Good morning, HappyEaster, and welcome to the earliest Easter Sunday that you will ever experience. And here, very simply, is why it's so early. Easter is the first Sunday after the first full moon after the spring equinox. This year, 2008, everything in this list has happened really really fast...
Equinox: Friday 21st March Full Moon: Saturday 22nd March Easter Sunday: Sunday 23rd March
Bang, bang, bang. You can't beat that.
Day of Month
As I mentioned on Friday, we have a full moon on 22nd March once every 19 years. It's a common event. The reason that 2008 is so special is that 22nd March is a Saturday, allowing 23rd March to be a Sunday. There are seven possible days of the week on which the 23rd can fall, and only when it's a Sunday does the ultimate Easter occur. A one in 19 chance, multiplied by a 1 in 7 chance, that's an event of 1 in 133 year rarity.
OK, so once you know the date of the first spring full moon in any year, how do you find the date of the next Sunday? Ah, well, that's where the Sunday Letter comes in. Know the Sunday Letter and you can work out which of the next seven days is a Sunday. Every year is assigned its own Sunday Letter (one of the letters from A to G), roughly corresponding to the seven different days of the week on which January 1st can fall. This Easter the Sunday Letter is E. Next year it's D, then C, then B, and then for 2012 (a leap year) it skips A and flips back round to G. There's a ready-made list of Sunday Letters for the 20th and 21st centuries here.
You can then use today's big long table, reproduced from the Book of Common Prayer, to work out the date of Easter. For any particular year you need to know only two things - the Golden Number (see Friday's post) and the Sunday Letter. Start in the first column with the Golden Number. Then move down the table until you find the next row with the correct Sunday Letter. That's the date of Easter Sunday. Simple?
For example, in 2008 the Golden Number is 14 (XIV), so start on the March 22nd row. The Sunday letter is E so move down to the next E, which is March 23rd. And so Easter is March 23rd. For example, last year the Golden Number was 13 (XIII), so start on the April 2nd row. The Sunday letter was G so move down to the next G, which is April 8th. And so Easter was April 8th. Oh, and if the full moon is on a Sunday, then Easter jumps to the following Sunday. That's to make sure it's never celebrated on the same day as the Jewish Passover.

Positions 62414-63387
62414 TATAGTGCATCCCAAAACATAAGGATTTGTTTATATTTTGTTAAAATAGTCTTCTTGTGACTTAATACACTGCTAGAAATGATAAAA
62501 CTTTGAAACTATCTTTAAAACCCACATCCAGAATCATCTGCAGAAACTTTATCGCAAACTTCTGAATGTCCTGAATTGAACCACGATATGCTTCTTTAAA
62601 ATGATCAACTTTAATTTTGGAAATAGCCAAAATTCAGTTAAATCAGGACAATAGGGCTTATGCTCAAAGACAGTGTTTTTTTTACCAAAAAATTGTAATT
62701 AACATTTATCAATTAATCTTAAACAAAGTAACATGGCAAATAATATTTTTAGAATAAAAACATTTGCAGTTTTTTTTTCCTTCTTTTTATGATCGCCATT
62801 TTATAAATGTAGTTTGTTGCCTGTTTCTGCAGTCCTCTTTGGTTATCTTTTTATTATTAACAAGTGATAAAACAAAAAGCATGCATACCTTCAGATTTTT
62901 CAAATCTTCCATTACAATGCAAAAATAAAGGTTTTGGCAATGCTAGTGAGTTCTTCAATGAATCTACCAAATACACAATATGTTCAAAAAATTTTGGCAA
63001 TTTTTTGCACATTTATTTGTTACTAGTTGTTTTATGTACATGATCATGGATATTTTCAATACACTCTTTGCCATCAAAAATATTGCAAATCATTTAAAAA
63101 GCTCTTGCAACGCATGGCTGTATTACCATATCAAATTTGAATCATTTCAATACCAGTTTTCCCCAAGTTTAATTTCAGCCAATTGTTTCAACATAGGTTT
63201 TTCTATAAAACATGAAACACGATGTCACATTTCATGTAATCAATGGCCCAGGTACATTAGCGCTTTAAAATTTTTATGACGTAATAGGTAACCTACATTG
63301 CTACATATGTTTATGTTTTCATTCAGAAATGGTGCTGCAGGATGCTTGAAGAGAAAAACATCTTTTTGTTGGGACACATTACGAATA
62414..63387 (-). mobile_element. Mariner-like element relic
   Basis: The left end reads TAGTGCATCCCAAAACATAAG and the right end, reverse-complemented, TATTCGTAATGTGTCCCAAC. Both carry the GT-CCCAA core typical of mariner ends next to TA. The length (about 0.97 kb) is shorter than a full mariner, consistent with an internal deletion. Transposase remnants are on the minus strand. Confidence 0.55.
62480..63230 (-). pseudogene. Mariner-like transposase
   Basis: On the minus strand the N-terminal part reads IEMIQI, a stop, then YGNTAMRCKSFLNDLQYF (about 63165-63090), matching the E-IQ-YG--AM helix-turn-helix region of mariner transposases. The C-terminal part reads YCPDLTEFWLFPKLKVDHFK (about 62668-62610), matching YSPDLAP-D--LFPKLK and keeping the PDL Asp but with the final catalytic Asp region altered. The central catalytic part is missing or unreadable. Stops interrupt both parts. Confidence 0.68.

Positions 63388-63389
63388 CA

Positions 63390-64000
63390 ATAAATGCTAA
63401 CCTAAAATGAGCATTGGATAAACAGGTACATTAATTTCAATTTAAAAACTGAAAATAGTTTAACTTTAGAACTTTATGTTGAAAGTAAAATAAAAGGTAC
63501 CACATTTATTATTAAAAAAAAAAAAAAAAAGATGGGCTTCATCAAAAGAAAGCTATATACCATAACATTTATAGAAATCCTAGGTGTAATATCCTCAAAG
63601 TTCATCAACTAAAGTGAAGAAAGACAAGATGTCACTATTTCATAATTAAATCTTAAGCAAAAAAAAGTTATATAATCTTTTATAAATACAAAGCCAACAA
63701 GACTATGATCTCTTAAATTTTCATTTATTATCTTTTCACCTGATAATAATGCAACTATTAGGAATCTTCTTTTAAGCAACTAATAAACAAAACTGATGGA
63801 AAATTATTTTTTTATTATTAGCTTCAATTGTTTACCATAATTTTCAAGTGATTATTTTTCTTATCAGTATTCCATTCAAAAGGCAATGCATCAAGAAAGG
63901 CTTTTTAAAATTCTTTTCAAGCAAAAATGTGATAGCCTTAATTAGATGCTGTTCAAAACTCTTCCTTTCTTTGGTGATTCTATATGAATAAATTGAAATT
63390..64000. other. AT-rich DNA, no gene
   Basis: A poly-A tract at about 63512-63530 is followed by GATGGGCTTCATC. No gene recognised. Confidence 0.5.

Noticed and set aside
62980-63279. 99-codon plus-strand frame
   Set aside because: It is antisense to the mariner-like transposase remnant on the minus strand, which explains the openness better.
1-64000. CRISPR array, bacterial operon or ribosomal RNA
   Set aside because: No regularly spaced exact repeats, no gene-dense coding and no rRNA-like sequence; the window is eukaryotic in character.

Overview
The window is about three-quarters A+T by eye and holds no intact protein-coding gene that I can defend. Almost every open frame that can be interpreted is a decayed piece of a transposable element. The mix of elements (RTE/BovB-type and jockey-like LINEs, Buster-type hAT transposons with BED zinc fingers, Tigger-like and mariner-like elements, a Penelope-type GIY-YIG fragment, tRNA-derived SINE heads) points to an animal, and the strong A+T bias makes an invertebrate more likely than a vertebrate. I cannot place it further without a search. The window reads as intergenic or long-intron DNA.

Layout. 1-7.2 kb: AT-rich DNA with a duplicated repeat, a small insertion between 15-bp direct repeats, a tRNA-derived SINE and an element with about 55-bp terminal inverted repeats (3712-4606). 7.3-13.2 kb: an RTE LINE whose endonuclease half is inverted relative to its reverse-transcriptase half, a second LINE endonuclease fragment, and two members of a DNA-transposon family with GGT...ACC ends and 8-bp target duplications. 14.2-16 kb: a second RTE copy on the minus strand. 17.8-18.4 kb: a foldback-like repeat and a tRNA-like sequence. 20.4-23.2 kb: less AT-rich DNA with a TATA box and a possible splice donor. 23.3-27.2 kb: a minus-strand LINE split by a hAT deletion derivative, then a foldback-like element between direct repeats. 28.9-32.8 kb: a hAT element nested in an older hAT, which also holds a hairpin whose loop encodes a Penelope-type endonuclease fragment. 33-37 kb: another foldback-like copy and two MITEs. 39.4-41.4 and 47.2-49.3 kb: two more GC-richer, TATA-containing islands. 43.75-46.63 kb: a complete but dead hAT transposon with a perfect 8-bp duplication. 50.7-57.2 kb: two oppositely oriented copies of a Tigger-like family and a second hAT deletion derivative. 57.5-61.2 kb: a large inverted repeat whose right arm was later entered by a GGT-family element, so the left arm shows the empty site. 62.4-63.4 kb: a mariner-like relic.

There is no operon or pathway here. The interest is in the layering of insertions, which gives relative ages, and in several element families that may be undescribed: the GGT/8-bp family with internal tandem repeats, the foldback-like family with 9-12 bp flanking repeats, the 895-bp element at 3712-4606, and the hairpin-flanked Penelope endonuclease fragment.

Whichever date is associated with the Golden Number, Easter can fall on any of the seven dates below it. So not every year with a Golden Number of 14 has a really early Easter. In 2027, for example, Easter will fall on March 28th (Sunday Letter C) and in 1970 Easter was as late as March 29th (Sunday Letter D). Easter 2008 is only fabulously early because the Golden Number is 14 and the Sunday Letter is E.
Meanwhile down at the bottom of the table, Easter can sometimes run very late. This tends to happen when the Golden Number is 6 (as in 2000), 9 (as in 2003) or 17 (as in 2011). The latest Easter of all (April 25th) can only happen in a year with Golden Number 6 and Sunday Letter C - years such as 1943 and 2038. But we've got a close contender coming up very soon. In 2011 everything in the Easter calculation list is going to run really really slowly...
Equinox: Monday 21st March Full Moon: Sunday 17th April Easter Sunday: Sunday 24th April
So, calendar freaks, do come back in three years time. In 2011 we've got an extremely late Easter on our hands. And you just wouldn't believe how rare it is to have an extreme late Easter so close to an extreme early Easter...